HOT TOPIC – APRIL / MAY 2011
By OzVPM Director, Andy Fryar
OK, so maybe the title of my hot topic this month sounds a little like an instalment of an Indiana Jones movie and perhaps I’ve dramatised the title just a little – but it got your attention didn’t it!
Sadly, unlike Hollywood, my story is not a fairytale!
Three years ago I attended a forum in the northern suburbs of Adelaide where a guest presenter from Adelaide University, Eric Parnis, quoted some frightening statistics around the projected availability of paid workers in South Australia over coming years.
Quoting figures from a report written by Michael Keating on workforce development in South Australia (released in June 2008), Parnis shared figures which essentially demonstrated that over the decade 2007/08 to 2017/18 that there will be many more paid jobs available in SA than we will have people to fill those roles.
For the purpose of keeping this hot topic brief, I won’t delve into all of the specifics of the report, but I can summarise that the projected ‘gap’ between available jobs and available workers will number in the tens (if not hundreds) of thousands.
I also took the time following the presentation to ask if Eric believed these trends were likely to extend beyond SA, and with a few qualifications, he agreed that this was certainly the case. While I am not sure of exactly how this may be reflected in New Zealand, I’d also not be surprised to find that things are very similar.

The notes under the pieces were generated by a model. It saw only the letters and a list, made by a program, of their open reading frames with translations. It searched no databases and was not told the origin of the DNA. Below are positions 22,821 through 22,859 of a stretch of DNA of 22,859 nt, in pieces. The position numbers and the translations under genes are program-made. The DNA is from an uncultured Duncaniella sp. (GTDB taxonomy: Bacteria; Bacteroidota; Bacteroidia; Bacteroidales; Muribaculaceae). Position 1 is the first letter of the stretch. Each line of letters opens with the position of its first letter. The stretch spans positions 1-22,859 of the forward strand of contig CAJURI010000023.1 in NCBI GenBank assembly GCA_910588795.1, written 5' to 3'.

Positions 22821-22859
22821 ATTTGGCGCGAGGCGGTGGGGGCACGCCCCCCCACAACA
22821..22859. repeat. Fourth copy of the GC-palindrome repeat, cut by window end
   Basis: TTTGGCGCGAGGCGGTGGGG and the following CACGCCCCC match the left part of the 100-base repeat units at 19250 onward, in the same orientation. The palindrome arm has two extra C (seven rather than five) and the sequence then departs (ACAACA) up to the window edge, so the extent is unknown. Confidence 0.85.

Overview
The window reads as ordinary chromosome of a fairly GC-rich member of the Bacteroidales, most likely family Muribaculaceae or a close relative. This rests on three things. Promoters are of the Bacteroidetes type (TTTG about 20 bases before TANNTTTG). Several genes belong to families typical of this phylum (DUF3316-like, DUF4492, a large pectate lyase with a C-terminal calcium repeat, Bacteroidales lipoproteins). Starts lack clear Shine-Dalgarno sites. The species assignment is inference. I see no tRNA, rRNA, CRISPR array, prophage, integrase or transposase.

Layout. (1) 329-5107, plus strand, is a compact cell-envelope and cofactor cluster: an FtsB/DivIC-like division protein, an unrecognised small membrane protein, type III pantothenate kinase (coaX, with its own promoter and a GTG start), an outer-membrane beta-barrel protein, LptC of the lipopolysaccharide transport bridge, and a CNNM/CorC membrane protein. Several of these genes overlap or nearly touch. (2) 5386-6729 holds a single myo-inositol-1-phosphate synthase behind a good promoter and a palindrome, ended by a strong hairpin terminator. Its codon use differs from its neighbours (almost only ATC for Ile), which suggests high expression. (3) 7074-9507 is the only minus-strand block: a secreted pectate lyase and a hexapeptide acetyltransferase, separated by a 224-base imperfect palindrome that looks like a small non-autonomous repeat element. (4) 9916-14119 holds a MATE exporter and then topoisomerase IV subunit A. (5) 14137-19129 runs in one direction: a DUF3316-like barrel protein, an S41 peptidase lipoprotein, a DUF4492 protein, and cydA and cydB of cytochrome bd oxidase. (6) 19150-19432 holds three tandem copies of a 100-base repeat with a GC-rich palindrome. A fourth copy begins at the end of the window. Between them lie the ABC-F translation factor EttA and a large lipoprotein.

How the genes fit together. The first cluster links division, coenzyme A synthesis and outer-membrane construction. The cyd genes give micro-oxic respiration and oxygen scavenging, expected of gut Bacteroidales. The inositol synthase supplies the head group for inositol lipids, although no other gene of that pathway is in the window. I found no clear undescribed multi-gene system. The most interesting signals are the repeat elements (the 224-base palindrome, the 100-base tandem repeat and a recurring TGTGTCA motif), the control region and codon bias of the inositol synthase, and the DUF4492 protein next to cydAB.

If you’d like to further explore the report in detail you can find it at:
On the day that I first heard these statistics, I am sure that I turned a slight shade of grey and nearly fell off my chair, as I immediately thought of what this shortage of paid workers may mean to the availability of volunteer workers over the same period.
For me it was a pretty simple equation and a huge wake up.
If there are not enough people to do all the paid work, you can bet your bottom dollar that the big corporates, the defence force, the government and the mining industry amongst others will find ways to entice younger people into the workforce at an earlier age, create new ways to move long term unemployed people into return to work schemes and entice older Australians to stay in work beyond retirement.
Ever since, I have been sharing these figures as I have travelled the country and trained Volunteer Managers about trends in volunteer availability, because I believe that it is unrealistic for volunteer involving organisations to believe that there is a never ending supply of volunteers running around the country forever more.
Sadly, I think that many people I speak to about these statistics simply believe they won’t be affected by this growing trend and I am sure a good number simply return to their workplace and go on doing what they have always done.
As I write this month’s hot topic I’ve just had the opportunity to spend a few days with my friend, colleague and volunteer management commentator DJ Cronin (check out DJ’s blog at http://djcronin.blogspot.com/)